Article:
Cheating, the word no one wants to hear in a romantically committed relationship. Finding out that your romantic partner cheated on you can leave you feeling completely blindsided. You may find yourself feeling paralyzed as questions about what went wrong flood your mind. Many will find themselves wrestling with continuing or ending the relationship. For those who decide to continue the relationship, like me once upon a time, we will mend the shattered pieces of our hearts and desperately cling to the belief that it will never happen again. Right?
Where Do I Place the Blame?
When I discovered that my partner cheated, I felt completely devastated. I found myself struggling to process how this could have happened. When I provided space to process the severity of the situation, I found myself looking inward to comprehend how cheating occurred in my relationship. I was looking for a person or situation to place the blame. What was wrong with me that would lead my partner to cheat? What could I have done more to ensure my partner would never stray from our relationship? The person to blame has to be me. I must have done something to lead my partner to look for love outside our relationship. Sound familiar? Self-blame has been found to be a common response after discovering that your romantic partner has cheated (Bird et al., 2007).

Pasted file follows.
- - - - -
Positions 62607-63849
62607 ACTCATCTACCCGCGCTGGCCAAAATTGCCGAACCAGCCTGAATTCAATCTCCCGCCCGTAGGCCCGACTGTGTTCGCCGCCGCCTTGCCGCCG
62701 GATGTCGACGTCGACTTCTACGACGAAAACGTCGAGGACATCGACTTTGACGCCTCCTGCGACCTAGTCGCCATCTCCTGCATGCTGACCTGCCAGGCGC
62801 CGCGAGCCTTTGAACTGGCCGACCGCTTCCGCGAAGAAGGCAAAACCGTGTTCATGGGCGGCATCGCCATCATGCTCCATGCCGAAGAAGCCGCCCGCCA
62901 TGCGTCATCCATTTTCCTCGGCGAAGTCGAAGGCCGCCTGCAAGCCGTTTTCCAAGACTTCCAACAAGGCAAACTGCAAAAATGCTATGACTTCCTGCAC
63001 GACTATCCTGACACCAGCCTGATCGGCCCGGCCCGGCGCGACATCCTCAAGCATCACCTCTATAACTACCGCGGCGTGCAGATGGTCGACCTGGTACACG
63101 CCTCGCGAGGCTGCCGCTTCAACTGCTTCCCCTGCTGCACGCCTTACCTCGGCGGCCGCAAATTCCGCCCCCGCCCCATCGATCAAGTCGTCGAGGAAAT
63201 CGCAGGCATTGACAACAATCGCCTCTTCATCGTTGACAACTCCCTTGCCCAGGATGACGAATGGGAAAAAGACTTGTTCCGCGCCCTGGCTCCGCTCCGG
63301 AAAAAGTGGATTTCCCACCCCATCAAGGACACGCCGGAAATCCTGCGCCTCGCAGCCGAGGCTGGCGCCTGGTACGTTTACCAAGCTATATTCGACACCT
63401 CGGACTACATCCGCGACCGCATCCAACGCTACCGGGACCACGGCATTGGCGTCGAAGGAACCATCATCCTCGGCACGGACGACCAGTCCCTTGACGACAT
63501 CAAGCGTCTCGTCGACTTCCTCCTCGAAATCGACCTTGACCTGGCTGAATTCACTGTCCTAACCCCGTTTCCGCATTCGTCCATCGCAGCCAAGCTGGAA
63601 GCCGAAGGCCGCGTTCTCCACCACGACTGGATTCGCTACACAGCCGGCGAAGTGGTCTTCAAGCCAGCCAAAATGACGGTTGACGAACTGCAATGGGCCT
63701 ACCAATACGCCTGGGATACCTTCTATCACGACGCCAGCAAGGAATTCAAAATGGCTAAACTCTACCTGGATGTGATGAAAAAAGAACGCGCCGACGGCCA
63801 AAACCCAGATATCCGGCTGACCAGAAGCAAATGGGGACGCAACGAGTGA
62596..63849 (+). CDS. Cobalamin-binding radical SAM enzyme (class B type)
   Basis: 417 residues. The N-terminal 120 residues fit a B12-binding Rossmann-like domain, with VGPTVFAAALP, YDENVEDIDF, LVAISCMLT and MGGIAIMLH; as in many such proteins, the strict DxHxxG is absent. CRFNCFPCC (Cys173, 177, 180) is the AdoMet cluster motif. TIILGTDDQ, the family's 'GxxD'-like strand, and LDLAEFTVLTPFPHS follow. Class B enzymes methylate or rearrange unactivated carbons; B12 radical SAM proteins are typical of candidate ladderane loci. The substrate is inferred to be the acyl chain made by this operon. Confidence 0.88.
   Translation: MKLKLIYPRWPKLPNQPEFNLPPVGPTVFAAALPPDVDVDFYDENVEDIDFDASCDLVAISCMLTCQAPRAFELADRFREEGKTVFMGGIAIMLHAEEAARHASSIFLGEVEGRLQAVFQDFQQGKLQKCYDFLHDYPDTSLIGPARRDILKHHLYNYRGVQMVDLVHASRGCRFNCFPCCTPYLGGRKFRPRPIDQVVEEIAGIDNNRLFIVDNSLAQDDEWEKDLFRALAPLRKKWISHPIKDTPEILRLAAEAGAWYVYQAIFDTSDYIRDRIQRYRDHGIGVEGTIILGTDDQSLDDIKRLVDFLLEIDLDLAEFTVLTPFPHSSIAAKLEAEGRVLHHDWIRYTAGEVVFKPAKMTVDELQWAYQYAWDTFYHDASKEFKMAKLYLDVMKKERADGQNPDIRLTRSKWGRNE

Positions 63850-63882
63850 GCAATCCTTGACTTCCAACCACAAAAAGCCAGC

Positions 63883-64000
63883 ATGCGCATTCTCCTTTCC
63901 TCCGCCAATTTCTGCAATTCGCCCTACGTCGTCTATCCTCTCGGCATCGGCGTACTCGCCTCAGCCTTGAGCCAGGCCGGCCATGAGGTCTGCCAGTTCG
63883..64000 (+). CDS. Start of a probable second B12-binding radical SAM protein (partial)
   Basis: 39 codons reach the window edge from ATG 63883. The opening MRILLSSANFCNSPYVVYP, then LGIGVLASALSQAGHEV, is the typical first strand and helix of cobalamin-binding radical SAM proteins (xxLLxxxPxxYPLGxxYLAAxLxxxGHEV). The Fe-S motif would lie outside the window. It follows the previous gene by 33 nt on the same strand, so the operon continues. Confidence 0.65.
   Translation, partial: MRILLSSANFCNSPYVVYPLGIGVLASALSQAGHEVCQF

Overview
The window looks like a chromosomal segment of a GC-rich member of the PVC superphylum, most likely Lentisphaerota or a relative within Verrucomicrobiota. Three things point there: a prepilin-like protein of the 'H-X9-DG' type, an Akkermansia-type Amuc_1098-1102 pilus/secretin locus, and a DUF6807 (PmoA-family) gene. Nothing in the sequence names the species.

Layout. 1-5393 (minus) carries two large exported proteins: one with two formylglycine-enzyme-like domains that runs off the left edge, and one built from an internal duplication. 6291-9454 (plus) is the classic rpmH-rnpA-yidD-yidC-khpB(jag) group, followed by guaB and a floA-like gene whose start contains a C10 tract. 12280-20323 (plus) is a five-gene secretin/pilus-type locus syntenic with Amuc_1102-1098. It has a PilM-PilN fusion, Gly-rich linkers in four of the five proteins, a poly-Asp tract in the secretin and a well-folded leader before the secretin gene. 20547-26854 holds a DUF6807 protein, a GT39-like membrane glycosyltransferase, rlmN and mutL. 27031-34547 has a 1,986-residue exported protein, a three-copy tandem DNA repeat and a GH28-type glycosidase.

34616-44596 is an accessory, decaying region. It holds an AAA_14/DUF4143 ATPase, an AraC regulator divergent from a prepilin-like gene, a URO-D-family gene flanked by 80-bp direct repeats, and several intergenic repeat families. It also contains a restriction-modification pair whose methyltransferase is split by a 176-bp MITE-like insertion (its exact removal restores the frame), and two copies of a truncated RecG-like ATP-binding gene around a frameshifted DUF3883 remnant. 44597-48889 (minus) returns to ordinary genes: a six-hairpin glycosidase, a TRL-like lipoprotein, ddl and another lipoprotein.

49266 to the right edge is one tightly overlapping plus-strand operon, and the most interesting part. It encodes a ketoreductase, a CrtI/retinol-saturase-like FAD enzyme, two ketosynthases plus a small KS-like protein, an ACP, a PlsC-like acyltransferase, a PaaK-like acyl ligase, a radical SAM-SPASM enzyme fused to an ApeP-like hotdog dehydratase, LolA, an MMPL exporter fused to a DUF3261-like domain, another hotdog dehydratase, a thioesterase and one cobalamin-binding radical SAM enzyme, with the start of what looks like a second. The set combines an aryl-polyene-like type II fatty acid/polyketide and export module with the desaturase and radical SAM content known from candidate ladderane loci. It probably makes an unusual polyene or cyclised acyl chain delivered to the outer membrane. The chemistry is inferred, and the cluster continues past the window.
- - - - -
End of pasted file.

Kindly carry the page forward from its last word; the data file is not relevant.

Filled with self-blame, I found myself grappling with the reasons to stay and continue the relationship. I thought about our marriage, our daughter, and the overwhelming fear that we would become yet another statistic. My partner promised me that nothing happened and that nothing would ever happen again. I desperately clung to these words. I believed I was in love and that it would never happen again. Despite the decision to stay, the lingering question that flooded my mind was will my partner cheat again? Before you decide to leave or stay, it is important to understand how cheating is defined and what makes someone more likely to cheat again.
Is it Really Cheating?
Before diving into why someone cheats and if they will do it again, it is important to distinguish what is classified as cheating. Several studies have proposed the importance of examining perceptions of infidelity, a term used to distinguish various behaviors like cheating, as vital in understanding the why and how cheating occurs in romantic relationships (Rodrigues, Lopes, & Pereira, 2017). In the 2017 study by Dr. Quin Monson and Scott Riding, 1000 participants were asked to label behaviors that they perceive as infidelity, the behaviors categorized as cheating ranged drastically. On the low end, 16% of participants perceived following a previous romantic partner on social media as cheating. About 55% of the study believed that being emotionally involved with someone besides your partner was cheating. A majority of participants (76%) labeled being sexually involved with someone other than your partner as cheating (Monson & Riding, 2017).